Sunday, 31 January 2010

David Davis: Hypocrite, anyone?

An interesting addition to the "Can someone please find a real reason to slaughter Tony Blair" brigade. David Davis MP, the valiant, sefless moral Crusader, lends his voice.

"Blair's concept of war seems pure Hollywood", our learned observer says. I hope the hypocrisy isn't only apparent to me. This from the man who used the equally important issue of civil liberties in a way some may see as rather "Hollywood" too. Thing is, I thought he was quite good to resign and make a point. However, let's be honest, there was no danger of him not being returned to office in the resulting by-election. He knew what he was doing and he used the issue for political gain. That is what politicians do.

I know the examples aren't 100% the same, but I just think it's a little rich. He's hardly Gandhi.

And more on the Blair issue. (I don't want to dwell on it, but it is pretty important. And riling.)

I think there is, ironically, a sense of anti-success from the people on the parts of the political spectrum that have been suggesting Labour's financial reforms have been anti-success. In Davis' article as well as many other examples, including this from Andrew Rawnsley, there is an extreme bitterness that some shock revelation didn't come out that Blair actually had his Cabinet tied up at gunpoint to make them accept that war was the answer.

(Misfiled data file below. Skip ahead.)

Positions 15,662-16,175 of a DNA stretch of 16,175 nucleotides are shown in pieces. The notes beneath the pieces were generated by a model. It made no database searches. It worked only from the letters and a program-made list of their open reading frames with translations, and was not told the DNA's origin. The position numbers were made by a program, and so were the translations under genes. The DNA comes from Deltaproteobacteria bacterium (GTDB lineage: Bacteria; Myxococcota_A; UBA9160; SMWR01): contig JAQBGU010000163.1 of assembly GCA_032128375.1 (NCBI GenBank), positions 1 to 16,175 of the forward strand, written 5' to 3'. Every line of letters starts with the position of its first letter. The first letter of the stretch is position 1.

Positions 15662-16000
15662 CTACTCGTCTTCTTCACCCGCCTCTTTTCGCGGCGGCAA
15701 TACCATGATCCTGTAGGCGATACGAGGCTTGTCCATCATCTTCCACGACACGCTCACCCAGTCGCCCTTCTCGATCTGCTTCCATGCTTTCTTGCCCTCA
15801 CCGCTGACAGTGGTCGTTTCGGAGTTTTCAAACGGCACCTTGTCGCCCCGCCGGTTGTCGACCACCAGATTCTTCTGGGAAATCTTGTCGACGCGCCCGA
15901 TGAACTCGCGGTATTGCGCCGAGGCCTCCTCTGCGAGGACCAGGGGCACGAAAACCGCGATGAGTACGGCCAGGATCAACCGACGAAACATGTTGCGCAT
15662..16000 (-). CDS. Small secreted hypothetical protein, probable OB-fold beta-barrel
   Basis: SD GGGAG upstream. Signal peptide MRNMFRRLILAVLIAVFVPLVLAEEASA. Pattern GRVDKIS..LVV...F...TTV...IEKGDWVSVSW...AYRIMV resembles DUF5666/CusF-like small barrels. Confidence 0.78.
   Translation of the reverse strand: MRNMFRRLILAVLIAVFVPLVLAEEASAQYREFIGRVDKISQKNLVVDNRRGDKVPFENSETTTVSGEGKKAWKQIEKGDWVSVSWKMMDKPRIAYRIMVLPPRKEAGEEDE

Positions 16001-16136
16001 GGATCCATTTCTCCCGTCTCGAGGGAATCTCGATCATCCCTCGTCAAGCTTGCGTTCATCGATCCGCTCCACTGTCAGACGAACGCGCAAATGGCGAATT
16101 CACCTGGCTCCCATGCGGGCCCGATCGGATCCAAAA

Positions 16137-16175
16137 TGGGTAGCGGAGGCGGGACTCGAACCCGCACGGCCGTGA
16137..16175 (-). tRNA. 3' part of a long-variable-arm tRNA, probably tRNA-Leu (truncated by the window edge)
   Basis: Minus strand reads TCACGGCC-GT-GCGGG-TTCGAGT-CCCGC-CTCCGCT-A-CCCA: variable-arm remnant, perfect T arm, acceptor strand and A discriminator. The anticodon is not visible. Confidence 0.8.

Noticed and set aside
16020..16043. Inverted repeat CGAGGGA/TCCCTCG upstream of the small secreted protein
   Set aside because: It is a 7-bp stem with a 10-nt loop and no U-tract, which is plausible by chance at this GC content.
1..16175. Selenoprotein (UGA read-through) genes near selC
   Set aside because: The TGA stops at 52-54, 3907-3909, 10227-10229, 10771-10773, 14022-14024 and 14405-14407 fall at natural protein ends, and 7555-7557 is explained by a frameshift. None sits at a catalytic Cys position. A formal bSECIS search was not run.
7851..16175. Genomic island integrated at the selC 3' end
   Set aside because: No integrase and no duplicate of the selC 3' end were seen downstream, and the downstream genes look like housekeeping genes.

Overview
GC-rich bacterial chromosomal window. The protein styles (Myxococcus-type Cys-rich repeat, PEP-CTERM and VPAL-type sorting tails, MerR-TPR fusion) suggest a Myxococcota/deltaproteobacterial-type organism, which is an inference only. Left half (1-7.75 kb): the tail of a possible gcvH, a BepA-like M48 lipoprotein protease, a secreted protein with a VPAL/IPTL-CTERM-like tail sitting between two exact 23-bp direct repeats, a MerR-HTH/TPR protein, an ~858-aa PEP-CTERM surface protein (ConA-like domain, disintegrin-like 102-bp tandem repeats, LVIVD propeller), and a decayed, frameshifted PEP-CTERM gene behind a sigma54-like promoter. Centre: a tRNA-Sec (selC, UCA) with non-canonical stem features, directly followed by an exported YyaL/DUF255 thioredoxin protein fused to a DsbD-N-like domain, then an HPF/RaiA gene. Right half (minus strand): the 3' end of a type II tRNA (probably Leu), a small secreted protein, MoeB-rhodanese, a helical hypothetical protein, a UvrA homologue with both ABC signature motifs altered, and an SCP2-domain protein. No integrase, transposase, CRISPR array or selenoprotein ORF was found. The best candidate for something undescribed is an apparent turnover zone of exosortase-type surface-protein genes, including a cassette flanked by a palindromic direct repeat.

Could it not be that he was just right? Could it not be that the intelligence was wrong but, hey, we got rid of Saddam and that's all good and rather than moan and bitch about the recovery going wrong, we put our efforts into, hmmm, putting it right?

"[Blair] seems to forget the vast number of innocent casualties", says Davis. Really? Does he? It's not clear whether he means the dead soldiers or the dead civilians. Either way, the extreme efforts made by Blair to fund the recovery show he clearly isn't unaware of the civilian deaths. And letters to soldiers' families along with countless TV and press gigs he did to express his sadness at the deaths of soldiers indicates to me that he is acutely aware of the sadness of those too.

Rawnsley, in his piece, seems devastated that Blair didn't get questioned as if he was on trial. And he seems resentful that Blair responded to questions with gusto and with his head high, instead of apologising in a quivering wreck.

This is, to me, all very strange. The purpose of the inquiry is to try and pin down the truth, see what happened that can be improved upon in future, and move on; is it not? If not, then please correct me. Blair answered the questions. That's all he's there to do.

I'm not going to mention this anymore as I don't even know what point I'm trying to make anymore amongst the endless column inches of drivel being produced in the mainstream media.

Again, viva internationalism!!


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